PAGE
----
Daily Life

Let there be light!!

We are so excited to have power back, we have been without power for 5 ½ days.
Here is a little about our daily life here in our training at New Hope Uganda.

Week days start off with same annoying cell phone alarm Monday-Friday.  Most of the time we truthfully don’t need an alarm as the sound of kids wheeling a wheelbarrow full of empty Jerry Cans (big water jugs) to fill with water for the family wakes us.  This starts at first light which is around 6:30.  Our second alarm is Pierce coming in the room every morning, pulling up our mosquito net and asking for milk and butter (peanut butter).  We are thinking we are going to have to change his nickname from “Chubby”, since he is thinning out, to Butter.

Once we get up and get going we head down to the kitchen, about a quarter mile walk or a little more, for breakfast at 7:30 am.  Breakfast usually consists of bread, jelly, peanut butter (Pierce’s new favorite) and hot tea. On good days we get either a boiled egg or scrambled eggs to go along with our “raw toast” as one of our classmates calls it.   After breakfast it is time for Karson, Everett and Hadlee to head up to the house with Auntie Rachel for school. Pierce, Tristan and Cole all stay down at the kitchen area and wait on Auntie Gertrude.  Auntie Gertrude watches the “littles” as we call them while the big boys and Hadlee are in school.  They generally play for awhile and go on walks around New Hope to see the cows, sheep, gardens and other fun things around. 

At 8:30 am we begin our training for the day.  We are in school until 10:30, at which point it is proper to have tea and a snack for break.  We break for 30 minutes and then get back to work on our training. I will be updating the topics of our training in other blogs to come. Our class is made up of 16 students.  There is another American family with two kiddos.  Their boys Tristan and Cole are Hadlee and Pierce’s age. There is one other American man and the rest of the class is made up of Ugandans. We work up until 1:00pm, which is lunch time in Uganda.   The kids come back from their adventures and join us for lunch.  We eat lunch with our families and everyone going through the training institute with us.   Lunch usually consists of some sort of starch like rice or posho, which is a thick dough like substance that I compare to very verydry, very thick mash potatoes without the butter, sour cream and void of any taste. http://en.wikipedia.org/wiki/Posho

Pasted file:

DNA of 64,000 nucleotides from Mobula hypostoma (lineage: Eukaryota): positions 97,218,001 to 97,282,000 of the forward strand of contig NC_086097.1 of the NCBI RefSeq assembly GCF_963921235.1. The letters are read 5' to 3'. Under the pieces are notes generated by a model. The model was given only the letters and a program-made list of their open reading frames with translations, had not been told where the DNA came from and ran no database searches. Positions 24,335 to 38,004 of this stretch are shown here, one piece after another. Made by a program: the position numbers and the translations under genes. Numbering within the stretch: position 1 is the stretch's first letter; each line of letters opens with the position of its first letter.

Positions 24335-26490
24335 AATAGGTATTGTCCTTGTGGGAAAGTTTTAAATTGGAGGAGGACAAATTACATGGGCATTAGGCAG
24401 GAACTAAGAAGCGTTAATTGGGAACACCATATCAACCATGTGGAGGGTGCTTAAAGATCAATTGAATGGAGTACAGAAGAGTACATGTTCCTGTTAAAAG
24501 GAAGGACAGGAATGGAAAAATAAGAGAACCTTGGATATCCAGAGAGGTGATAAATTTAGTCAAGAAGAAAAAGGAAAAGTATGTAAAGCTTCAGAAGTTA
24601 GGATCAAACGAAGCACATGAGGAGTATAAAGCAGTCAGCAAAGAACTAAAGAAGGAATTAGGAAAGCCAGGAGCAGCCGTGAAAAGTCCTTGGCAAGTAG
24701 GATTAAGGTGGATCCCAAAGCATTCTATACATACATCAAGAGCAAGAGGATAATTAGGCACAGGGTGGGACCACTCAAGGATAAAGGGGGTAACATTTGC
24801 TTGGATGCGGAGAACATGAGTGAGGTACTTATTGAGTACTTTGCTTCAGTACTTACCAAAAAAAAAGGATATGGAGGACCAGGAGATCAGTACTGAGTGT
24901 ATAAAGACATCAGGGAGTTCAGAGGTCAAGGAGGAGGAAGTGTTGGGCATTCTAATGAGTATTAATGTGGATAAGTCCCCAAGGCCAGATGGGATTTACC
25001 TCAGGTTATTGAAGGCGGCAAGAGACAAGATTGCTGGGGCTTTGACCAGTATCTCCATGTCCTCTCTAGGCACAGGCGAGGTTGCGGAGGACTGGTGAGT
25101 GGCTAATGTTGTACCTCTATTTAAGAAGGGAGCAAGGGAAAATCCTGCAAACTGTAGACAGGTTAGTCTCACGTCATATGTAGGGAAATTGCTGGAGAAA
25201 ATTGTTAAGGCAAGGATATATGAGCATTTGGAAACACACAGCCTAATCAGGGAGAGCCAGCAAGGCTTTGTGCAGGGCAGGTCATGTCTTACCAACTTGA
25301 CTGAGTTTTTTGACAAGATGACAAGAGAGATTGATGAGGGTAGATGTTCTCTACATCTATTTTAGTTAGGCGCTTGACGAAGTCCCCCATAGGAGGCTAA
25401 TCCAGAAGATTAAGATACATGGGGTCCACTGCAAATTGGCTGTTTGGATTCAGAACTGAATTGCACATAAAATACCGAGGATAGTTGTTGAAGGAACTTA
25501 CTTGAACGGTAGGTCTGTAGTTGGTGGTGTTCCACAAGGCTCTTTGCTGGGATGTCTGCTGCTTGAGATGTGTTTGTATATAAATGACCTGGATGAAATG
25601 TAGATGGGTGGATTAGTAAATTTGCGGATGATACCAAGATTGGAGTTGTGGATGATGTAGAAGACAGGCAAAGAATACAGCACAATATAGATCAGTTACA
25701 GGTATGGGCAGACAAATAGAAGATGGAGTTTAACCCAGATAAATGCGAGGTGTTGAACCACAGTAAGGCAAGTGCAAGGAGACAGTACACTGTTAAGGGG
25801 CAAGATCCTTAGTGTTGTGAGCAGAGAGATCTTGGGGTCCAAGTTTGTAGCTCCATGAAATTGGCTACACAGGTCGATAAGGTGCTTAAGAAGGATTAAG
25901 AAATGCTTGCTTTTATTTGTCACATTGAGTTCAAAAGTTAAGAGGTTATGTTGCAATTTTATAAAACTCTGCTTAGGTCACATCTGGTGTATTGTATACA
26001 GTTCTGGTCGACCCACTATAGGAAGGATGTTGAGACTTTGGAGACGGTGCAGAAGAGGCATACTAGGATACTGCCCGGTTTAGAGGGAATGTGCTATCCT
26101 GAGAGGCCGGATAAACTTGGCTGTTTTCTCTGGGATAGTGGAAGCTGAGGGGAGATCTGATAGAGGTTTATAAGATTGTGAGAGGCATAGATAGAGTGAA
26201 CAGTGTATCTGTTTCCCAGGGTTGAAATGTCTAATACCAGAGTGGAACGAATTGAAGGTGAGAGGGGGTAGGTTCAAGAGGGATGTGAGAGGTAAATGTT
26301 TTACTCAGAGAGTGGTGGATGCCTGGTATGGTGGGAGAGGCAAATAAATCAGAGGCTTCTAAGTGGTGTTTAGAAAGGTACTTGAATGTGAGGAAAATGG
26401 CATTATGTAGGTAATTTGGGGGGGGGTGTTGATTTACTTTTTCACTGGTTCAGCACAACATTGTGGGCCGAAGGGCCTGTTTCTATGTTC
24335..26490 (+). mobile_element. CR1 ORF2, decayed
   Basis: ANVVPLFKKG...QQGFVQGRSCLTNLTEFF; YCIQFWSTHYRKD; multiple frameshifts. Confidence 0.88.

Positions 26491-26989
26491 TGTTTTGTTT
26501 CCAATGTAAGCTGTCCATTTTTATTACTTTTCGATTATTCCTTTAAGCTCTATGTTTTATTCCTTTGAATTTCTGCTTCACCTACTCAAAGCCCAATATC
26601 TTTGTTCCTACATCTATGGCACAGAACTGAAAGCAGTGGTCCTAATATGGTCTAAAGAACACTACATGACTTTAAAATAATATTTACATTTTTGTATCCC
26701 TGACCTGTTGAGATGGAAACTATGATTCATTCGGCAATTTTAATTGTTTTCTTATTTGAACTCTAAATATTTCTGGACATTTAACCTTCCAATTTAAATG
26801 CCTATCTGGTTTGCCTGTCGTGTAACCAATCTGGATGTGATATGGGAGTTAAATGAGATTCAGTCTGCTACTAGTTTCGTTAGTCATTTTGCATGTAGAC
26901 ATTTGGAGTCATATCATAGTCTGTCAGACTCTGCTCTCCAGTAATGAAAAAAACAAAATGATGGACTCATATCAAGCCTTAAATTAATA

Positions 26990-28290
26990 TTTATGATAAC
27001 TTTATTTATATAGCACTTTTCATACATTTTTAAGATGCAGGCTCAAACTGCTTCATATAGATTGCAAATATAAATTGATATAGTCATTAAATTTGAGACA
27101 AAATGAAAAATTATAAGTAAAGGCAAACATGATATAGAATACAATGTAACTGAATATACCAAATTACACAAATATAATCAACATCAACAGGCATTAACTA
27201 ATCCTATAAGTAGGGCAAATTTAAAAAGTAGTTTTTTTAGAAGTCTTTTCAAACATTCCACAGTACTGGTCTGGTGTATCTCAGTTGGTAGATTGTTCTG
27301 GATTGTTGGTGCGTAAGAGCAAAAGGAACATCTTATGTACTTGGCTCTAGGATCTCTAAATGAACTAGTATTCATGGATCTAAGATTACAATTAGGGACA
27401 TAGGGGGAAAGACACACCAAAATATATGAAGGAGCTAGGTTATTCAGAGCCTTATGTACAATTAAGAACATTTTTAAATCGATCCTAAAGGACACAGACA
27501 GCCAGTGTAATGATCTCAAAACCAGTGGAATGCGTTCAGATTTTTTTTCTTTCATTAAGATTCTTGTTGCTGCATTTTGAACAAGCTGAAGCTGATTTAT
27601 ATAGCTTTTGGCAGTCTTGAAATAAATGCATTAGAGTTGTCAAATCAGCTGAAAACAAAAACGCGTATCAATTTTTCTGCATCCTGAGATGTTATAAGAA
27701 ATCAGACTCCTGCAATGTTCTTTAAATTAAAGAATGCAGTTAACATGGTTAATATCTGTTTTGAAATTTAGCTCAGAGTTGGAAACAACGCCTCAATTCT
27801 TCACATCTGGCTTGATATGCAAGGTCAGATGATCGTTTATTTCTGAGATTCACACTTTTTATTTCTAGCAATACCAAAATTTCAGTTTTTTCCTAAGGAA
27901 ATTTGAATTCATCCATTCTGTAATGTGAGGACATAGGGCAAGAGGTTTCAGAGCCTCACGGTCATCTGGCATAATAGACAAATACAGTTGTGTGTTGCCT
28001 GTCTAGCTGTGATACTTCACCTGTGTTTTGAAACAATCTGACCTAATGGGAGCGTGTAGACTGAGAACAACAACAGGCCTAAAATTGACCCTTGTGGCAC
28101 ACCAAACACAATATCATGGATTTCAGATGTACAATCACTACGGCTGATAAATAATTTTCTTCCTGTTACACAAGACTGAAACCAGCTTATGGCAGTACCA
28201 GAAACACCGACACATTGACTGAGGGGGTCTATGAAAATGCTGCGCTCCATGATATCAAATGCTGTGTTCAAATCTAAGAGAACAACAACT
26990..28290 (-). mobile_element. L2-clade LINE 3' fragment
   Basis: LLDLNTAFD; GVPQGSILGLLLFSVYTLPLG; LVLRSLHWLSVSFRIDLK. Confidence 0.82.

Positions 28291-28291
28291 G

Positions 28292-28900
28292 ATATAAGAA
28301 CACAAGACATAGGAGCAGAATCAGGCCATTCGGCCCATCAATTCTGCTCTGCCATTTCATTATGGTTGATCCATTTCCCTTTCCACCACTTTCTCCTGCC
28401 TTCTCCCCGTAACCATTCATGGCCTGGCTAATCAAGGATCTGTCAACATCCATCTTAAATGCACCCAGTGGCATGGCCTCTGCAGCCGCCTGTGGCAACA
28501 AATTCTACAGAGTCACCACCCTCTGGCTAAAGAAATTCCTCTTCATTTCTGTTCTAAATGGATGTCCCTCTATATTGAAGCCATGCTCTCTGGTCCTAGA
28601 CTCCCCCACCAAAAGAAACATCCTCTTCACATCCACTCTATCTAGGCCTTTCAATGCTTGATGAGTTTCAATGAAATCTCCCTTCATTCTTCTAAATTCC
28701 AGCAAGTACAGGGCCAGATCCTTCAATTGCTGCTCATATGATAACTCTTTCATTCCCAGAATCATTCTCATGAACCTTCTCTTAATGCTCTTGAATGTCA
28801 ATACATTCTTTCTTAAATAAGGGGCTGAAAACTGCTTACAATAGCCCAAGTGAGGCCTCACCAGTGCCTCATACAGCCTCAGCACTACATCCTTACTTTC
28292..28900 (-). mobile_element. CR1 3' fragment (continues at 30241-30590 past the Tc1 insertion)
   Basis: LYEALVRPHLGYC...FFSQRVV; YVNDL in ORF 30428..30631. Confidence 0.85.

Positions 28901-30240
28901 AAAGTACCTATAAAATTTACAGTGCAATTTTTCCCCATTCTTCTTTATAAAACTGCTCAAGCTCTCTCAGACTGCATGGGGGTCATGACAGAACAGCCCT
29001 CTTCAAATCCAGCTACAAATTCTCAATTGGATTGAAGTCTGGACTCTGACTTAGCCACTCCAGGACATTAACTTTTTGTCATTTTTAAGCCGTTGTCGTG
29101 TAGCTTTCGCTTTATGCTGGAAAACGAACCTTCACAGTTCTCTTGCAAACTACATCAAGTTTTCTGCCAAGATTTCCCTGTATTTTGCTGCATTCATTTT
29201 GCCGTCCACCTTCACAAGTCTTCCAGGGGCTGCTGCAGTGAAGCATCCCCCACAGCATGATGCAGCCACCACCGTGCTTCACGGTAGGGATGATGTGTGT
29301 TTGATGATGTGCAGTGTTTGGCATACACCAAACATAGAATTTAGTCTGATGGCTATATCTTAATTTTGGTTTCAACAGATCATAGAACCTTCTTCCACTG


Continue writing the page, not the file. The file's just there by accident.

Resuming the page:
After lunch we head back to the house for rest and nap time, unless it is our day to do dishes first. The boys at this point begin watching the clock and counting down until 4:00pm at which time they head out to play with their friends until dinner at 6:00 pm. Dinner is a much smaller crowd, it is our family, the East family and 3 others.  After dinner we let the kids play for a bit and then head back up to the house for a little family time.  Then it is time for the shower, pajamas and bet routine.  This is made very adventurous because a lot of the time we do not have power and we are working by flashlight.  It has also been made even more of an adventure because we are out of running water due to it being the dry season in Uganda. We have a cistern under our porch, however since it is filled by the rain water and since it has not rained in months, we are out of water. The rainy season runs from March through May.  If we can just make it through February, it should rain again.  February is the hottest month of the year, with temperatures reaching up to 100 degrees.  They have said we have had a couple of 100 degree days, but it has not felt like it.  The heat is a very dry heat, unlike Texas, and most afternoons there is a nice breeze.  At night and early morning the temperature drops down to the mid to low 60s, which is very nice.

When we are not in training, we spend time with our family group, Samuel family.  The kids here are all divided into family groups.  The family group consists of a mother and father figure and about 15-20 kids.  The family groups live in a village type setting at the end of the road.  The family groups have chickens and a large garden they are responsible for.  They grow their own food and cook their own meals, they function as a large family.  Every night at 7:30 they have devotions, they work in the gardens around 4:30 everyday and on Saturdays they do laundry and work in their gardens.  One of the things we are required to do during our time here is to plow the fields using Oxen to plow.  That should be an adventure for me!  The Samuel family had already harvested their maze and were working on taking it off the cob.  The girls were doing so by hand and the boys were putting the maze into large bags and beating it with a large stick.  I asked if I could help with this process.  I worked on two large bags and by the time I was done I had a large blood blister on my hand.  The kids thought this was hilarious.  We were also able to tour the fields were they keep the cows and the oxen for plowing.  When we got down there Pierce jumped down and yelled cows!  The man keeping the cows looked up and in a very thick Uganda accent yelled Pierce!  Our kids seem to know more people here than we do.  Another one of my tasks is to get drinking water for the house from the big water tower up the hill.  I fill up to big 20 litter Jerry cans and carry them back to the house.  A full Jerry can weighs about 50 lbs.  I do this once a day, so by the time we are done here my arms and shoulders should be pretty strong. 

Life here has been very busy, but we are learning so much.  Being without power for almost 6 days really makes you appreciate having power and water in the US.  We have lots more to share about our daily lives and what we are learning so stay tuned……..power willing. 
Matthew OrtegaComment